Disparate I-9 Documentation Process Can Result in Civil Penalties

By: Phyllis Katz. This was posted Wednesday, November 10th, 2010

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A recent six-figure settlement by an employer with the federal government serves as a reminder of the care employers must take when complying with the federal immigration laws.

Catholic Healthcare West and its subsidiaries Northridge Hospital Medical Center and St. Rose Dominican Hospital (“CHW”) recently paid $257,000 in civil penalties for requiring more documentation during the I-9 verification process of employees it deemed “high risk” for being unauthorized. After a required audit, they may have to pay more, as well.

An employee accused CHW of imposing illegal documentation requirements on non-U.S. citizen employees. As required by law, native born U.S. citizens can choose which allowed documentation they would submit for I-9 purposes. The charge accused CHW of requiring naturalized citizens or non-citizens to provide supplemental documents in addition to those that were allowed and chosen by the employee.

In addition to the penalty payment, plus a payment of $1,000 to the employee who brought the charges, the government ordered the hospital system to be sure to comply in the future. An independent facility level review team was also ordered to audit the I-9 review process for all non-U.S. citizens and naturalized citizens in order to (1) identify each instance of over documentation or requests for specific documentation; (2) identify any employees who suffered lost wages due to documentation abuse; and (3) calculate the amount of lost wages.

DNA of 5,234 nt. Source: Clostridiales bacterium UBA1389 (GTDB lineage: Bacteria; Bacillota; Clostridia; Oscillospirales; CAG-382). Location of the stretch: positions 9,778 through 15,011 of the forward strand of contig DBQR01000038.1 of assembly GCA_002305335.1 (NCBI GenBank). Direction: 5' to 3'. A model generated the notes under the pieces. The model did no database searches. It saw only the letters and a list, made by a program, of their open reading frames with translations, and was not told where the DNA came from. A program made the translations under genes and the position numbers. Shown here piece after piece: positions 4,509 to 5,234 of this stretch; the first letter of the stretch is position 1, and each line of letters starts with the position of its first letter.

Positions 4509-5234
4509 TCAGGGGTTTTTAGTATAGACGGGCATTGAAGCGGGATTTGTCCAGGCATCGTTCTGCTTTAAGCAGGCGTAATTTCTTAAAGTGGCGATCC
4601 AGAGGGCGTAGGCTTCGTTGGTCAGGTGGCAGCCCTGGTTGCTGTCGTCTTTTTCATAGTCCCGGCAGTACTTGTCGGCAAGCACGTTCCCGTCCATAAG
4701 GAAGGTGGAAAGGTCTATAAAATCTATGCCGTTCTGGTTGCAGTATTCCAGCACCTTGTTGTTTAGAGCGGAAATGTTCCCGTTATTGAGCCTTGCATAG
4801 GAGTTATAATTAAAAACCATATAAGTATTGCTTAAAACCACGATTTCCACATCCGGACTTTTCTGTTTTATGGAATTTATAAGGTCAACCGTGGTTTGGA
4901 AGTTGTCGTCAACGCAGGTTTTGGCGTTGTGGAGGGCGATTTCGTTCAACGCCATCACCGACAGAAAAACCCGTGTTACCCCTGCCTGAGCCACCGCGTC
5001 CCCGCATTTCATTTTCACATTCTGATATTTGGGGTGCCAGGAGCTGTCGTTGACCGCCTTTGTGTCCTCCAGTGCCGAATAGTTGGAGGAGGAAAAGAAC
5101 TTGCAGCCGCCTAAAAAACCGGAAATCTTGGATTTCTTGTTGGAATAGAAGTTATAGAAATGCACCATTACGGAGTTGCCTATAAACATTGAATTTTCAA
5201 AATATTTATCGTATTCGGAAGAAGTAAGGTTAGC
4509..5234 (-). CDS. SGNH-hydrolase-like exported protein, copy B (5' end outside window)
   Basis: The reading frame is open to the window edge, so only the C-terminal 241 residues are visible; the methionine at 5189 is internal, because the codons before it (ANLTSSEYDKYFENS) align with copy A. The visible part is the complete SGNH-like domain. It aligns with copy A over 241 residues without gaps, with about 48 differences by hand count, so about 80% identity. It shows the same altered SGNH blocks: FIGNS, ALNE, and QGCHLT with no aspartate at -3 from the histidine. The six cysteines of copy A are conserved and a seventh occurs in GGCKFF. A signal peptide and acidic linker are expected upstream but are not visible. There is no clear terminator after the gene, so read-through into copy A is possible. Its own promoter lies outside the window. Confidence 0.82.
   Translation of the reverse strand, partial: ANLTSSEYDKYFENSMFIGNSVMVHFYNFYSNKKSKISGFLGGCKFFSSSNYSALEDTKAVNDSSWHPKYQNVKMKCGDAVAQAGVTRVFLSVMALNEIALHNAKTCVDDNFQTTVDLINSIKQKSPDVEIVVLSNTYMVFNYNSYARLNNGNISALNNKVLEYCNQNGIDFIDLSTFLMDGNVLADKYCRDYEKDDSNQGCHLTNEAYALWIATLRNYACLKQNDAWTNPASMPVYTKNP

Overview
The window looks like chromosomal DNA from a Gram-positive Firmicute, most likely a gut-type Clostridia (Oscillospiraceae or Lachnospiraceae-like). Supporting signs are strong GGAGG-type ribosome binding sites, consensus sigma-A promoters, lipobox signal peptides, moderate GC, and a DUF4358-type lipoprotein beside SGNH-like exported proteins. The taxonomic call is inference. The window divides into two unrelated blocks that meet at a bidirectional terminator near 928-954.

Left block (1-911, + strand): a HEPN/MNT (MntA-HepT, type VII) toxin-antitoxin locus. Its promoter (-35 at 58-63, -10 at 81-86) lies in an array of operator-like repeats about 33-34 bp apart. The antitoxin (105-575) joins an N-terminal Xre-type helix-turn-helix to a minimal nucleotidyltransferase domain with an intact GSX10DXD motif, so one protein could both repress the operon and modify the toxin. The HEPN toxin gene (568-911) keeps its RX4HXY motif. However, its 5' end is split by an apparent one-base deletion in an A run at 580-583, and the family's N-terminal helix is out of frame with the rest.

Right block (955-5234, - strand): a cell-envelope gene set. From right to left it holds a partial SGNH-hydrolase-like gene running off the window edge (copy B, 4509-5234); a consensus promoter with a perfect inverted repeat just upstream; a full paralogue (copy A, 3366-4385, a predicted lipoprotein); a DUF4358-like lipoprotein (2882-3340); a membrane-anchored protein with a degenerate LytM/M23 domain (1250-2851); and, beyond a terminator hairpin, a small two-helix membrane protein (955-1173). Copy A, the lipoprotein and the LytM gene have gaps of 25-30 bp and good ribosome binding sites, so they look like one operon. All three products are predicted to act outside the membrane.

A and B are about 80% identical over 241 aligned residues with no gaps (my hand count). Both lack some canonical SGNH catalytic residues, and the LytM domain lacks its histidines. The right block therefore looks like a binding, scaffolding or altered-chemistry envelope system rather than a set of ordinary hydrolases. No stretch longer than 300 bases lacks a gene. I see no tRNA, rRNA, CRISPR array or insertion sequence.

A similar corporate level review team was established and required to make a report to the U.S. Department of Justice no later than December 10, 2010. Those identified as suffering harm will be made whole.

Employers are not permitted to tell employees what documentation out of the approved I-9 documents they must provide to comply with the I-9 process. Employees must be able to make their own choice among the selection of approved documents as provided in the I-9 instructions. Directing the documentation or requiring more documentation than required is unlawful and leaves the employer open to charges of discrimination and violation of the I-9 process.

The law requires that an employer (1) honor documentation that on its face reasonably appears to be genuine, relates to the person, and otherwise satisfies the requirements of 8 U.S. C. § 1324a (b); (2) not request more or different documents than are required by law; and (3) permit employees no matter what their citizenship status may be, to present any documentation or combination of documents acceptable by law.

Should you have any questions about this subject or post, please contact the labor and employment attorneys at Sands Anderson PC.

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